The League of Nations


The League of Nations


  • The International Labour Organisation was in many ways successful; the organisation limited the number of hours young children could work, banned poisonous white lead in paint and collected data of working conditions and encouraged the government to improve in this area
  • The League oversaw some 400 000 prisoners of war to their homelands and in 1922 the Refugee Commission successfully aided the refugee crisis that hit Turkey and Greece
  • The League prevented many diseases (e.g. cholera, smallpox and dysentery) from spreading in refugee camps
  • The Health Commission (later WHO) educated people on different diseases and limited the spread of leprosy and launched a campaign on eradicate mosquitoes which lessened cases of malaria and yellow fewer
  • Even though Russia was not a member of the League and usually opposed everything it did, it turned to the Health Commission for advice on how to stop the plague in Siberia
  • The Slavery Commission helped reduce slavery for example in Sierra Leone
  • The League named companies involved in illegal drug trade which discouraged others from pursuing similar policies
  • The League had some success in resolving border disputes; e.g. The Aaland Islands 1921; the islands belonged to Finland legally but most of the inhabitants were Swedes and wanted to be ruled by Sweden. In the end the League chose to give the islands to Finland and while Sweden didn't like the decision no aggression followed
  • In the case of economic collapse the League was able to help with international loans and by sending commissioners to supervise economic activity. This happened with Austria and Hungary in 1922-23 and Estonia in 1927 and in all three instances economic stability was achieved (until Great Depression)


  • Need for all member nations to agree on any action to be taken -> decision-making difficult and slow (Article 5)
  • Absence of the USA (most significantly), Russia and Germany (e.g. made economic pressuring harder because even if the member nations started an embargo the US could still trade with the aggressor)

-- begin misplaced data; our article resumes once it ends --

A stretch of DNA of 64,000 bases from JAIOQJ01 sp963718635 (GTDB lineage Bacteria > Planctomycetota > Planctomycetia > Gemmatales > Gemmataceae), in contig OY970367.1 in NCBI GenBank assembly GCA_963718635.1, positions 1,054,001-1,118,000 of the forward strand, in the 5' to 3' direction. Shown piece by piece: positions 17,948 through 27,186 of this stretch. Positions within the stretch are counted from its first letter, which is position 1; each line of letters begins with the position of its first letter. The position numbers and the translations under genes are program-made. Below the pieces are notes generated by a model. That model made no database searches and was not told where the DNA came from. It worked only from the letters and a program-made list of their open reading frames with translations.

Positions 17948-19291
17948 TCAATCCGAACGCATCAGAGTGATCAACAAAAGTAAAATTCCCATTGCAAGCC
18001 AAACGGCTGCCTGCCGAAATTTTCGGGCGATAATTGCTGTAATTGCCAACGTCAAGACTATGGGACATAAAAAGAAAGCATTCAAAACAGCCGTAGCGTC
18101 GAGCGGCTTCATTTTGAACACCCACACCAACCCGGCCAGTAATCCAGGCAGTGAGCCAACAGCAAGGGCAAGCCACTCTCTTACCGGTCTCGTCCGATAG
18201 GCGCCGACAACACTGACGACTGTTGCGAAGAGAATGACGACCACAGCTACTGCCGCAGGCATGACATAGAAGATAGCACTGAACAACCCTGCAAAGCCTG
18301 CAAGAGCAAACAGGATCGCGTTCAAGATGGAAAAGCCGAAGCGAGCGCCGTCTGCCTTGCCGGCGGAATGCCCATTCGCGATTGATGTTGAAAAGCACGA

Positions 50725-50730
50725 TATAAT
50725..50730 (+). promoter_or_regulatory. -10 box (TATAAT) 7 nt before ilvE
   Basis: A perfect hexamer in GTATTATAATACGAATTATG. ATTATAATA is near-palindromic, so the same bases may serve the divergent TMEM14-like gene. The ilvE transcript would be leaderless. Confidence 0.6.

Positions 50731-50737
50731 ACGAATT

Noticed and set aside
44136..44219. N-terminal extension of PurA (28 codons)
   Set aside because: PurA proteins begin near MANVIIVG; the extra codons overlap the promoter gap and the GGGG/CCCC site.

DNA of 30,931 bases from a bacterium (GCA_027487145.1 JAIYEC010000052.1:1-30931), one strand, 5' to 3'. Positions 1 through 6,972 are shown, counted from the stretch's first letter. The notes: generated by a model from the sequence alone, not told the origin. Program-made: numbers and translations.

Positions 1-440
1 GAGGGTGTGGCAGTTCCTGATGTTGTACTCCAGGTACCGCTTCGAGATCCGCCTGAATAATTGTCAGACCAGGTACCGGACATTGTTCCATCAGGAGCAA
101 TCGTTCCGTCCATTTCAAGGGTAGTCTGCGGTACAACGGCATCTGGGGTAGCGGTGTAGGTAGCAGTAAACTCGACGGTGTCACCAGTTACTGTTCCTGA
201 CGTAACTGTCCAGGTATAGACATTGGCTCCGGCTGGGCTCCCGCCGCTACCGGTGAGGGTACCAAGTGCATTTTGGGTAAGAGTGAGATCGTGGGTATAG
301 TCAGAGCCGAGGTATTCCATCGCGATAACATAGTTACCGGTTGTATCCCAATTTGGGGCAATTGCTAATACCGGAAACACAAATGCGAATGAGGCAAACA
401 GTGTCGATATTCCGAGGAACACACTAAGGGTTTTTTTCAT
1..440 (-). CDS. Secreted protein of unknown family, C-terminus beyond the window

• Vagueness in Articles (e.g. Article 8 "the lowest point consistent with national safety")
  • Most of the threats were empty; the League didn't have the economic nor military means to stop aggressors if simple reasoning didn't stop them
  • The Permanent Court of Justice could only intervene on a dispute if it was asked to do so. Additionally, the court could not force the nations to follow its rulings. This meant that while the court had power in theory it lacked it in effect
  • The isolation of Germany caused Germans to grow more bitter and sign the Treaty of Rapallo with Russia in 1922 and use this to bypass many of the clauses of Versailles. This is arguable a key reason as to why Britain and France changed their attitudes towards Germany in hopes of it turning its back against Russia
  • France and Britain acted as the leading powers of the League but they had contrasting views on post-war policies and were both too weakened by the war to act as "the world's policeman"
  • Not a global organisation -> much harder to deal with conflicts outside Europe (e.g. Manchuria in 1931)
  • Nations didn't want to sacrifice their own position for the greater good
  • Disarming the defeated nations (esp. Germany) was hard but it was even harder to get the victorious nations to disarm as well (a key point of Wilson's Fourteen Points) -> disarmament failed because of concerns over security, rising nationalism in Germany, Japan and Italy and the Wall Street Crash and the Great Depression
  • France questioned the League's responsibility of enforcing the treaties, believing this to show sympathy to the defeated nations -> many disputes referred to the Conference of Ambassadors and the League struggled to establish an international standing
  • It often seemed like the large powers only took actions that benefitted themselves -> e.g. in 1920 Lithuania and Poland fought over Vilna and after the war ended Polish troops refused to leave the city. In the end the League gave Vilna to Poland even though Poland was the aggressor because the French refused to oppose Poland in hopes of Poland blocking communism from Russia and helping France if Germany recovered


The League wasn't successful as a military organisations mainly because of all decisions having to be unanimous and the League lacking the central powers of the US and Russia. Britain and France worked as the leading powers but had difficulty in making decisions because France wanted to aggressively crush Germany while Britain wanted to restore Germany to benefit British trade. Additionally, both Britain and France were more focused on their own policies than international interests. However, the League did succeed in more socialist aims regarding for example health and slavery. However, this remains ignored by many historians and the more significant side of things is often thought to be the military side. When it came down to solving disputes the League was generally more successful with smaller nations (e.g. Greece-Bulgaria conflict) than with larger ones. This might have been because the smaller nations were intimidated by the League. It almost seemed like there were separate rules for the larger powers and the smaller powers (as argued by Greece). When the League tried to solve disputes that involved powerful League member nations both the League and the Conference of Ambassadors could be easily manipulated (most of the time by France or Italy). Overall, a key issue of the League when solving disputes was the self-interest of nations which disabled them from leading international diplomacy.


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